Landing: What SpaceX CRS-3 Began, Orbcomm-2 Finishes

In March & April of 2014, 38 people with strong social media skills were selected by NASA to cover the launch of SpaceX Commercial Resupply Mission 3 to the International Space Station. We got to see a lot of science. But one thing significant about CRS-3: SpaceX had installed landing legs on the Falcon 9 rocket. After sending the Dragon spacecraft towards the ISS, SpaceX would attempt a soft landing in the ocean. Last night, on December 21, 2015, four of us from that NASA Social were able to witness the completion of that lofty goal: SpaceX sent 11 Orbcomm satellites to orbit. About 50 media were stationed at Exploration Tower to watch the launch and landing attempt. Here is my streak shot of the launch as shot from the 7th floor roof of Exploration Tower.
SpaceX Launch

Shortly after the second stage of the rocket separated, we watched as the engines on the Falcon were re-ignited for a boost-back burn. Media veterans commented that the first re-entry burn seemed like it was happening directly above our heads. We tracked the rocket after the first burn, and through a second burn. The rocket was dropping, and dropping fast towards the beach in front of us. Eventually, a landing burn was ignited. I remember how fast the rocket seemed to be still falling towards the launch pad. Realizing that we were seeing history, people began cheering on the rocket. “Slow down baby!”. Sure enough, just as the rocket approached the landing pad, it slowed to 0 MPH and set down on those legs that we had first seen tested in 2014. A loud sonic boom arrived about a second after touchdown. I’ve come to know many of the media who cover these events and this is the first time that I’ve seen people cheer and high-five after the launch. This is my 25-second streak shot of the rocket *landing*.
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About an hour later, Elon Musk held a conference call with media. Imagine this: what if, for the first 50 years of commercial aviation, every single flight involved a single-use aircraft? That’s right, you would board your Southwest flight from Orlando to Dallas and after the flight, they would have to throw the aircraft away. Imagine if the customers were used to paying $500,000 per flight. Then, suddenly, someone comes up with the idea of building an aircraft that could be used over and over and over. It would be a two-order-of-magnitude change. Instead of $500,000 per ride, you could get from Orlando to Dallas for $121, provided you were willing to book 14 days ahead of time. What Elon Musk and SpaceX achieved on December 21, 2015 was that important. This particular rocket will be re-fueled and used to test Pad 39-A (another event that many CRS-3 NASA Social folks witnessed was NASA and SpaceX inking the deal for SpaceX to use this pad.) This particular rocket will never fly again – it will be in the Smithsonian some day. But SpaceX has proved the concept. Adding new propellant will cost $200,000 per Musk. As you will note in this before-and-after photo of the same Falcon 9, a lot of white paint will be needed between flights. Those “white legs” you see on the right are the spots where the fold-down legs used to be. The legs protected the paint from burning off.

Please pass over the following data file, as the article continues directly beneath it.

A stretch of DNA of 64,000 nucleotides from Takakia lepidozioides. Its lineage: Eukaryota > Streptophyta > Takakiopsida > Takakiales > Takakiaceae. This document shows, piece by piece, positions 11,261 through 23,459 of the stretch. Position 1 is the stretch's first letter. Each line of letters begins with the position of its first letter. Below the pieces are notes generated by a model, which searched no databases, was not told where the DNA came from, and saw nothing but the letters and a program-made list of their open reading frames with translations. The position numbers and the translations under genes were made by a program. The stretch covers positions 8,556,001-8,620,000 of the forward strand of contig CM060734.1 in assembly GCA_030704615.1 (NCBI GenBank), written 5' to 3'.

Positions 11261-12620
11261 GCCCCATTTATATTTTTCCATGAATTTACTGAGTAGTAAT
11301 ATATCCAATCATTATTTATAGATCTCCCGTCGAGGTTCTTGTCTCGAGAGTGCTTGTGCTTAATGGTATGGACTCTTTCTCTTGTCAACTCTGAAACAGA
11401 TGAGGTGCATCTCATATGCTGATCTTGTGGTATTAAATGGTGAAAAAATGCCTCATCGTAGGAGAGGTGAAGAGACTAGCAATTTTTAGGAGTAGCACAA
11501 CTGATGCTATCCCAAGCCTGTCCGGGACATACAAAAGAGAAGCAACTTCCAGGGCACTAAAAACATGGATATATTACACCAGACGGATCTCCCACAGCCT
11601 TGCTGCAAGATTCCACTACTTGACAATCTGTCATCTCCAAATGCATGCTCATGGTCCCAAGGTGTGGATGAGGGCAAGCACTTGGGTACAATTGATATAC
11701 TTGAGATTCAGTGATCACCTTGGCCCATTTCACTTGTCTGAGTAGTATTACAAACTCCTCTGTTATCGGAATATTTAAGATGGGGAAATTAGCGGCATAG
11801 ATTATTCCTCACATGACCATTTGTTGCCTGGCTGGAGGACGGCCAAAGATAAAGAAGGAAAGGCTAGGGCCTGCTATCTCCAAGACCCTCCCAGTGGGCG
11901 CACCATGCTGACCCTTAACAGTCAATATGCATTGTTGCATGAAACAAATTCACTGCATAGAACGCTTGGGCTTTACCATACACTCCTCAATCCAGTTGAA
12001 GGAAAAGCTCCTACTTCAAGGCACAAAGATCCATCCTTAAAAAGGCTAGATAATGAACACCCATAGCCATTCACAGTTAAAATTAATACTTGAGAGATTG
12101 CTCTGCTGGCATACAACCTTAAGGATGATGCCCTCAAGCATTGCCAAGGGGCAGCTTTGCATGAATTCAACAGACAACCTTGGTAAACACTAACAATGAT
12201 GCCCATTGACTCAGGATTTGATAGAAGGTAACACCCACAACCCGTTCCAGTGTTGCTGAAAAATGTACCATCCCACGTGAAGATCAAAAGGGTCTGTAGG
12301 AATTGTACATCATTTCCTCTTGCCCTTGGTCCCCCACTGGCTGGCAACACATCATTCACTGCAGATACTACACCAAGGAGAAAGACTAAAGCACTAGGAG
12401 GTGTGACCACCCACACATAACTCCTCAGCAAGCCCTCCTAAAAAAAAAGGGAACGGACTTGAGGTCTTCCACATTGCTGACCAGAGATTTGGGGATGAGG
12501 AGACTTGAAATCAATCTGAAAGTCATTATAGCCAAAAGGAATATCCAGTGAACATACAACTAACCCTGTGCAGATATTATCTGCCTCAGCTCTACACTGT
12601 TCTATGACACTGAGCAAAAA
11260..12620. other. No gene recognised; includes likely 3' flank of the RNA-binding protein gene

BeforeAfter

On Tuesday, December 22, 2015, SpaceX chartered a boat to take any interested media for a photo opportunity of the landed rocket from the beach. Florida Today was running a nearly-full-page front page announcing that the Falcon had Landed. In this image, Karen LaFon from the SpaceX range integration team in Florida holds that morning’s paper with the landed Falcon 9 in the background.
001-ula_atlas_v_muos_3-bill_jelenBoat Trip, Falcon9, Landing

This launch and landing provides the perfect bookend for the journey that many of started with CRS-3. Photographs and stories from March 2014 through December 2015 are being compiled into a new book called We Report Space.

Bill Jelen

When Bill is not covering Florida launches, he is the host of MrExcel.com and the author of 49 books about Microsoft Excel.